By Luis A. Ubiñas
In the 20 years since 172 countries came together for the first Earth Summit in Rio, the world has undergone an extraordinary transformation. Seven billion people today inhabit a planet that is safer, freer, healthier and more prosperous.
Yet, we are still moving too slowly toward a world that is sustainable, that promotes social justice and that furthers prosperity for all. Rio +20 represents an extraordinary opportunity to move forward on these fronts.
How we handle the growing challenge of climate change is an essential part of building a sustainable planet and promoting social justice. A warmer planet means more droughts, the disappearance of coastal communities and mass migrations – which disproportionately harms the poor and disenfranchised.
Sadly, there is little indication the world’s leaders are prepared to seriously tackle this challenge.
But there are glimmers of hope coming from the world’s forests — a front line in the effort to slow climate change and conserve biodiversity. Since 1992, thirty of the world’s most forested countries have adopted an innovative idea for protecting forests: granting ownership rights to communities that reside in them.
Where local communities have taken ownership of forests the result has been lower rates of deforestation, fires and carbon emissions. Since forests also provide livelihoods for millions, clarifying and recognizing ownership rights spurs economic growth.
Still progress is uneven. New land rights laws are often applied narrowly and there’s a growing land grab by commercial interests with little concern for the communities that reside there.
That’s why the international community must build on past success at Rio + 20 by making a new commitment to turning over billions of hectares of forest to local communities; working with the private sector to clarify land and forest rights; and promoting new public-private partnerships. Above all, it must ensure that the legal rights already recognized by governments are fully realized in local communities.
Taking action on these fronts will lay the groundwork for a more sustainable and equitable future —as it did 20 years ago.
While environmental progress is important, enduring development success relies on broadening the global conversation about sustainability to the world’s cities. Already half of the world’s population lives in cities, and all of the world’s growth over the next four decades—some 2.3 billion people—will occur there.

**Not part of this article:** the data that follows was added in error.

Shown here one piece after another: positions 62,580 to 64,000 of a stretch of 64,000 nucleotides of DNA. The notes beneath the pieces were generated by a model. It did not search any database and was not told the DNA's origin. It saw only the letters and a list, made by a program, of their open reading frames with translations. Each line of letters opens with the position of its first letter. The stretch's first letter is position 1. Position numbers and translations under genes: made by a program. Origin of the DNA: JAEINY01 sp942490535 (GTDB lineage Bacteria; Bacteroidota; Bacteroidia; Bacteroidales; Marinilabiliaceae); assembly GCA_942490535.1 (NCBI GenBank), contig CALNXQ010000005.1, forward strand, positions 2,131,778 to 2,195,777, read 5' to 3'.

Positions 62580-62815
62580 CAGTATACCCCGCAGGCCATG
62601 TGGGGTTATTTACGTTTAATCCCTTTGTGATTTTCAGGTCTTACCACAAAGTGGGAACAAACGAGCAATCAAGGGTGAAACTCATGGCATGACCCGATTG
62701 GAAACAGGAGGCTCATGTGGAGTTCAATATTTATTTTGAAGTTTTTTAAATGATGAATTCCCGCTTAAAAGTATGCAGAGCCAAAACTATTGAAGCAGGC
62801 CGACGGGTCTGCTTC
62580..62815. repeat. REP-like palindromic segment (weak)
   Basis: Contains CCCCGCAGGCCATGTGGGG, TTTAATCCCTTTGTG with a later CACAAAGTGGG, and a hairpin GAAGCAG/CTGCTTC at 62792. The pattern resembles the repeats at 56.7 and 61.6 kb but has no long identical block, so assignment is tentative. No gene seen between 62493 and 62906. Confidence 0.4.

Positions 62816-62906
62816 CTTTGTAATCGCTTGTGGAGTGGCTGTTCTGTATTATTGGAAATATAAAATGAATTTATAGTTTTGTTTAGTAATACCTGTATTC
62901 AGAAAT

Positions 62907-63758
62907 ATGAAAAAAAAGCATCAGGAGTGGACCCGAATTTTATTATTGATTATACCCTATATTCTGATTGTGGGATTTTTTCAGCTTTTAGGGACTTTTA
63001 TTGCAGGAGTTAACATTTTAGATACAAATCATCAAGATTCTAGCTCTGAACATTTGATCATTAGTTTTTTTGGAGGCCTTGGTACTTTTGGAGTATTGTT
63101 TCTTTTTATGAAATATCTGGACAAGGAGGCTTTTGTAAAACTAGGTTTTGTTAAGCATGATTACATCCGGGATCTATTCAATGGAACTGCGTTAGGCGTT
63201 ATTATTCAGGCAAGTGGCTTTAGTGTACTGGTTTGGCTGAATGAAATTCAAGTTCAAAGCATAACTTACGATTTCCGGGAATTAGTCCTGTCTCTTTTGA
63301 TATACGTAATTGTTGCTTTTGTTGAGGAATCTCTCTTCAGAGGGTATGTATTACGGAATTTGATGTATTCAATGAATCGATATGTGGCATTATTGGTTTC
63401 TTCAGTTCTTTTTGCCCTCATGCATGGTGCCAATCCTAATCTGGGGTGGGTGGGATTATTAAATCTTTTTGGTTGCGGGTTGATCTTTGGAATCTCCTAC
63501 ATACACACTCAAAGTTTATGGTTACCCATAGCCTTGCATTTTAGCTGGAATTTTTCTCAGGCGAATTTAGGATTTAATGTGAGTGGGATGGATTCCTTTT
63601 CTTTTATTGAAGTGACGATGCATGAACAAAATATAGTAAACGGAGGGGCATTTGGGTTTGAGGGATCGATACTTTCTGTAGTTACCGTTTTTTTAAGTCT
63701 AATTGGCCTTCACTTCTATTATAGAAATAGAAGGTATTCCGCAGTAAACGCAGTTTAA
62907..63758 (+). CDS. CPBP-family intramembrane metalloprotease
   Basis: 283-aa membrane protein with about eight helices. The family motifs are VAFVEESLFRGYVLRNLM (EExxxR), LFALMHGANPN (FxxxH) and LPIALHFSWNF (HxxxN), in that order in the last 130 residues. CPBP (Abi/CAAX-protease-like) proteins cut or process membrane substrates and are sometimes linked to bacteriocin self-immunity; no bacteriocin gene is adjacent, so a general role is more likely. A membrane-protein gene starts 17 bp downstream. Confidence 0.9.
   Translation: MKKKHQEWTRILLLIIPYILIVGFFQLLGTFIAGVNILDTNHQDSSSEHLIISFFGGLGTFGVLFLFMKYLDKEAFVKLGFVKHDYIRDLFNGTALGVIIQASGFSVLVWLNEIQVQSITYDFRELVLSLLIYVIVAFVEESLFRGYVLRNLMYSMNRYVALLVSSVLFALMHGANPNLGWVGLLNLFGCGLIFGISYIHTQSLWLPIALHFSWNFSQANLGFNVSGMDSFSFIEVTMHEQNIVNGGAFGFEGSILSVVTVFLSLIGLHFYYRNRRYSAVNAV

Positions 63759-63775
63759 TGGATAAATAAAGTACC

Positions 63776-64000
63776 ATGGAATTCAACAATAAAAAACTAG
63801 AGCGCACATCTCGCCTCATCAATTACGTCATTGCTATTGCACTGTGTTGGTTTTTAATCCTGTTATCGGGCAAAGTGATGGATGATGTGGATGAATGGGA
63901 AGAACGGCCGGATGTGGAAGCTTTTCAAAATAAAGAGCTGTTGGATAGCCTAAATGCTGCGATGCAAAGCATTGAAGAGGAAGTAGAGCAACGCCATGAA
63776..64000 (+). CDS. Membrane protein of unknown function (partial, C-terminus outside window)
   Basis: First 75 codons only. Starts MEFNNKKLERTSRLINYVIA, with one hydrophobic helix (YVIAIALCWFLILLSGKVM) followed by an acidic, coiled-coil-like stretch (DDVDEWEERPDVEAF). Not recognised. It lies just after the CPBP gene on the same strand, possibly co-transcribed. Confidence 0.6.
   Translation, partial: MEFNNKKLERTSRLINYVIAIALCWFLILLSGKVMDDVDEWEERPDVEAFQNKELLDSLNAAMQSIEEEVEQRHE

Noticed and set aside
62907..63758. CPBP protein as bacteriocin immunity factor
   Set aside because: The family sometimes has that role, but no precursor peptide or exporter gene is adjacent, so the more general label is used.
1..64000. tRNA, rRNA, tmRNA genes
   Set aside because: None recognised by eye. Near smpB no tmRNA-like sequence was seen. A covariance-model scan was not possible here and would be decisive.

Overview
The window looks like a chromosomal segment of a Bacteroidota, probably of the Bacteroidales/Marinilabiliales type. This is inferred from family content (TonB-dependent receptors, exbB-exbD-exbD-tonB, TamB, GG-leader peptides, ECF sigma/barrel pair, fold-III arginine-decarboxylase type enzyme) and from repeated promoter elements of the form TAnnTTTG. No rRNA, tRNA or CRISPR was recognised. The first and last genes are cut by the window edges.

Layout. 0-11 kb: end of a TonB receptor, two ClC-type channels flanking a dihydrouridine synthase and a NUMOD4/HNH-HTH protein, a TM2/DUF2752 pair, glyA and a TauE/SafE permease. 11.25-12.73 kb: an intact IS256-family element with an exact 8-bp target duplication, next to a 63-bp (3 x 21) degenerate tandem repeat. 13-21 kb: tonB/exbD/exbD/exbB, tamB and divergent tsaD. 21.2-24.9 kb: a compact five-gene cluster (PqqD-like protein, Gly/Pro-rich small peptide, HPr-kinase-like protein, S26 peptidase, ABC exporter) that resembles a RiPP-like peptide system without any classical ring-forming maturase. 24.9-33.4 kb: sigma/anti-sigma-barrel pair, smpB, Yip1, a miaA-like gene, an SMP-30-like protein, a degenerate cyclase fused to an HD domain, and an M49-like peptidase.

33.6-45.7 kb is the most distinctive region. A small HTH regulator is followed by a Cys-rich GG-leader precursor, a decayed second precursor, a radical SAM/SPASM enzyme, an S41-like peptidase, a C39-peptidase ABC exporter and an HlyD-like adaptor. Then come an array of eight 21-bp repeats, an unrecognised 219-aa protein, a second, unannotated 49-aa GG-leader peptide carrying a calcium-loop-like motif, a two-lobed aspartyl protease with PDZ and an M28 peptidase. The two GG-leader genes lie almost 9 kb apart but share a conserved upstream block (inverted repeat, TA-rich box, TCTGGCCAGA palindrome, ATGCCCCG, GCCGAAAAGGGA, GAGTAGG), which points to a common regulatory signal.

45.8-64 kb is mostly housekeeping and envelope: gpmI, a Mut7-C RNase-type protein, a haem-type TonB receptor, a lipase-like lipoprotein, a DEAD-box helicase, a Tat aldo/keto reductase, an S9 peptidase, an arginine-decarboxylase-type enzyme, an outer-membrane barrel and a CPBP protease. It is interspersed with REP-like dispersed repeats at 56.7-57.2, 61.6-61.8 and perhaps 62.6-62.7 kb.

Cities are the proverbial ground zero of sustainable development and poverty reduction. They are the crossroads of multiple social justice issues, including democratic participation, human rights, economic fairness and opportunity, education and artistic expression. They are central to any discussion of global energy use, water conservation, pollution management, green construction and climate control.
We need to be thinking about what the just and prosperous city of tomorrow looks like. What urban practices will enable low-income communities to participate more broadly in the economic, social and cultural opportunities that are the hallmark of urban areas?
Building sustainable metropolitan communities that engage the talents and aspirations of all their residents’ demands reaching beyond municipal borders and pursuing regional solutions. It requires policy frameworks that empower city leaders to take action, and it means innovative partnerships between the civic and private sectors in areas such as technology and fostering economic opportunity.
The challenges in promoting a sustainable economy that advances human development are significant. Rio+20 is a unique opportunity to explore how rapid global transformations can be harnessed to advance sustainability, promote social justice and improve the lives of all people.
Twenty years after the Rio Earth Summit, we have a chance to uphold our responsibility as stewards of the natural and man-made environments that sustain us. Let’s make the most of this moment.
Luis A. Ubiñas is president of the Ford Foundation.